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1878 The Civil War Draws a Crowd

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William Frederick Yeames’ painting And when did you last see your father? was an instant success when it was shown at the Royal Academy in 1878, and as a result, became one of the most famous paintings of the Victorian period (Fig. 1). So much so that it was re-presented, in 1933, as a life-size waxwork tableau at Madame Tussauds in the Marylebone Road galleries (Fig. 2). The display was re-formatted in 1980 and finally disappeared in only 1989.1

The Art-Journal praised Yeames’ painting:

[It] fills the place of distinction in this part of the room [Gallery IV] with a capitally conceived subject …The little boy, in pale blue dress, who is now being examined, with his little sister crying behind him, and his mother and aunt tremblingly anxious in the distance, is the scion of the house, and we know before he speaks that a clear frank answer will ring out to the insinuating question, And when did you last see your father?2

Yeames was more matter-of-fact when he later recalled the inspiration for the painting:

I had, at the time I painted the picture, living in my house a nephew of an innocent and truthful disposition, and it occurred to me to represent him in a situation where the child’s outspokenness and unconsciousness would lead to disastrous consequences, and a scene in a country house occupied by the Puritans during the Rebellion in England suited my purpose.3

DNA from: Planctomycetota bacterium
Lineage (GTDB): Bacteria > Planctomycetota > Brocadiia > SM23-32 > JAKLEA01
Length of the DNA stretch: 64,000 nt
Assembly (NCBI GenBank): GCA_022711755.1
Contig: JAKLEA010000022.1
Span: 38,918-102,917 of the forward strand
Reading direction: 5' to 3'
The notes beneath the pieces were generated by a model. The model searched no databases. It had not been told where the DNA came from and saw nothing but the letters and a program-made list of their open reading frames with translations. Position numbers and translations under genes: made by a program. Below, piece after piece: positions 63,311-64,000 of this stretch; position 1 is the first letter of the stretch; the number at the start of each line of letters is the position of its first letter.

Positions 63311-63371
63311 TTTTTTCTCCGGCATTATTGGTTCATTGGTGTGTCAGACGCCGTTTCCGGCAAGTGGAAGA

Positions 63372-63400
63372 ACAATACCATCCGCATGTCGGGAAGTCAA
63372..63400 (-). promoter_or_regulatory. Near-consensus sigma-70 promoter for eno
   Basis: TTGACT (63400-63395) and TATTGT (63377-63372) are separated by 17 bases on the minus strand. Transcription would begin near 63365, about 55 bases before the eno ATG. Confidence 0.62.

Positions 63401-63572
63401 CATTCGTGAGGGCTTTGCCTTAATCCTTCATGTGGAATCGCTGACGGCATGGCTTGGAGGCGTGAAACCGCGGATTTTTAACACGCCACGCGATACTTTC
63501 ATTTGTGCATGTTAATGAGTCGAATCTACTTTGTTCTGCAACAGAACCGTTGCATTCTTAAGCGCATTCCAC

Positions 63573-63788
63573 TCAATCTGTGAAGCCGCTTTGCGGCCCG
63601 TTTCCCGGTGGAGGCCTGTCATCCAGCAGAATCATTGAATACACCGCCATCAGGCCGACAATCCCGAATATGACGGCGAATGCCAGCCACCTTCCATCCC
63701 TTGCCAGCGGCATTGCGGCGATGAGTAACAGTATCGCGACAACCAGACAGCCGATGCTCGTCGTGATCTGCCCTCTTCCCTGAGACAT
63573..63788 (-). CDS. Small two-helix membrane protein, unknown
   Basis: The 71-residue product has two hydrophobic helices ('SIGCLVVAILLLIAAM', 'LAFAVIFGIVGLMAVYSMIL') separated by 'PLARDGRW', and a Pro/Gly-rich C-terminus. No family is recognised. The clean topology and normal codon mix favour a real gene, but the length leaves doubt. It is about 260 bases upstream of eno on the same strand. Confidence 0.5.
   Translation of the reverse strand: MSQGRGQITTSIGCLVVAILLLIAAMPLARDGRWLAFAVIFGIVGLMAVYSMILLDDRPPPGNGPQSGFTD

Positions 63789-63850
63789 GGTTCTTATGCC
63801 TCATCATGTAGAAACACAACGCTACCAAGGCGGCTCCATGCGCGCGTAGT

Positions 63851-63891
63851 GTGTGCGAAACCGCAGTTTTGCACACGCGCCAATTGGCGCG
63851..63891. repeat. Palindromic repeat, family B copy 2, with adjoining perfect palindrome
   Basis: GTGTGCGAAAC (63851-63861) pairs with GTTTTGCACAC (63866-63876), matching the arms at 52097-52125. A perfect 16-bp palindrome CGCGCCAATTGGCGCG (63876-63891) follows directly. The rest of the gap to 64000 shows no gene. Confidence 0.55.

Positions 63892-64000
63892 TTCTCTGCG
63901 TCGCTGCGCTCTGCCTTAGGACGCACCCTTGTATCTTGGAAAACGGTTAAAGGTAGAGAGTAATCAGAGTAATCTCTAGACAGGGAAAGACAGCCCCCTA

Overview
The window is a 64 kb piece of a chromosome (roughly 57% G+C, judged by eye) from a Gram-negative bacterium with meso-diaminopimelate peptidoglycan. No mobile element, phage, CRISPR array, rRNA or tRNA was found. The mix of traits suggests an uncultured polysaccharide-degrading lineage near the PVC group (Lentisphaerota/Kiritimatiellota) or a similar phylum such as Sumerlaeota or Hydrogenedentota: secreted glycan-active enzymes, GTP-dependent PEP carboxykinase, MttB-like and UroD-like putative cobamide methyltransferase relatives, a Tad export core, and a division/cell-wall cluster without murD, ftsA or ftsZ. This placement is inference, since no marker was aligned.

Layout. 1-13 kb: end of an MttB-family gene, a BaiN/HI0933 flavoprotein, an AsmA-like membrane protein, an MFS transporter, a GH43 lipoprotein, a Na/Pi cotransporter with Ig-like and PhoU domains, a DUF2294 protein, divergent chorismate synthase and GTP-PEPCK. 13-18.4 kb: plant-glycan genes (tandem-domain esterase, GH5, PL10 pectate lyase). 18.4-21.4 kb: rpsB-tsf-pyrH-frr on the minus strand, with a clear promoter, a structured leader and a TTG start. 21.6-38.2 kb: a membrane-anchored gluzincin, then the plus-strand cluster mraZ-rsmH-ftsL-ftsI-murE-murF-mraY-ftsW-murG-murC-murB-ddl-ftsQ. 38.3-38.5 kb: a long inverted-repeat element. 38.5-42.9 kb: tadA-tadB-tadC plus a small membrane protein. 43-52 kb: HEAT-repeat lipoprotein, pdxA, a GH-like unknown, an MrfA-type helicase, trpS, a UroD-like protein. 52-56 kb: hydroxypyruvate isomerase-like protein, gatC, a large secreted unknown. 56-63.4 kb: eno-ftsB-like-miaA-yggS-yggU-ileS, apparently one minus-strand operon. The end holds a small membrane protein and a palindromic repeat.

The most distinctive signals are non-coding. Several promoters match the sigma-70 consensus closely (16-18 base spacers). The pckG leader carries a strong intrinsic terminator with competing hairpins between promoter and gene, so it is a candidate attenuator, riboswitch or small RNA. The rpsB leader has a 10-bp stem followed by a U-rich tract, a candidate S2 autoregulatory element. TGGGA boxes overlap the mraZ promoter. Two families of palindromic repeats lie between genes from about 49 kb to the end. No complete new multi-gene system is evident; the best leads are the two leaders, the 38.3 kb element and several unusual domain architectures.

Yeames was a member of the St John’s Wood Clique, or “School of Slashed Breeches”, with Philip Calderon, Henry Stacy Marks, George Adolphus Storey, George Dunlop Leslie, John Evan Hodgson, and David Wilkie Wynfield.4 They trained with the Artists’ Rifles in preparation to defend their country but they also photographed themselves in historical costumes, rented historic houses, and painted scenes from England’s past; they formed social links with nouveau riche collectors who believed gentlemanly credentials could be established through collecting contemporary art, and who paid high prices for their depictions of “Ye Olde England”.

Yeames’ decision to paint an imaginary scene from the Civil War for the 1878 Exhibition was well considered. Roy Strong has calculated that during the Victorian period, “more works of art were produced depicting scenes connected with Charles I, Oliver Cromwell, Henrietta Maria and the struggle of Cavalier versus Roundhead than for any other period of British history.”5 The 1878 Exhibition was no exception. As well as Yeames’ painting, there was John Pettie’s A Member of the Long Parliament, and Philip Calderon’s Removing nuns from Loughborough December 1643, the latter with a price tag of £1,250. The Art-Journal explained the frisson surrounding Calderon’s subject, nuns fleeing from their convent: “so entirely has Mr Calderon enlisted our sympathies in those religious women, that, when before the picture, we inwardly hope that the rest will be able to get away before the ravenous Roundheads are down upon them.”6

Yeames’ painting attracted large crowds. Roy Strong summed up its appeal:

Yeames’s achievement lay in crystallizing for all time in one potent image the whole saga of romantic, doomed Cavaliers and stern, relentless Puritans, a subject which occupied a central position amongst the themes and obsessions of the Victorian literary and artistic mind.7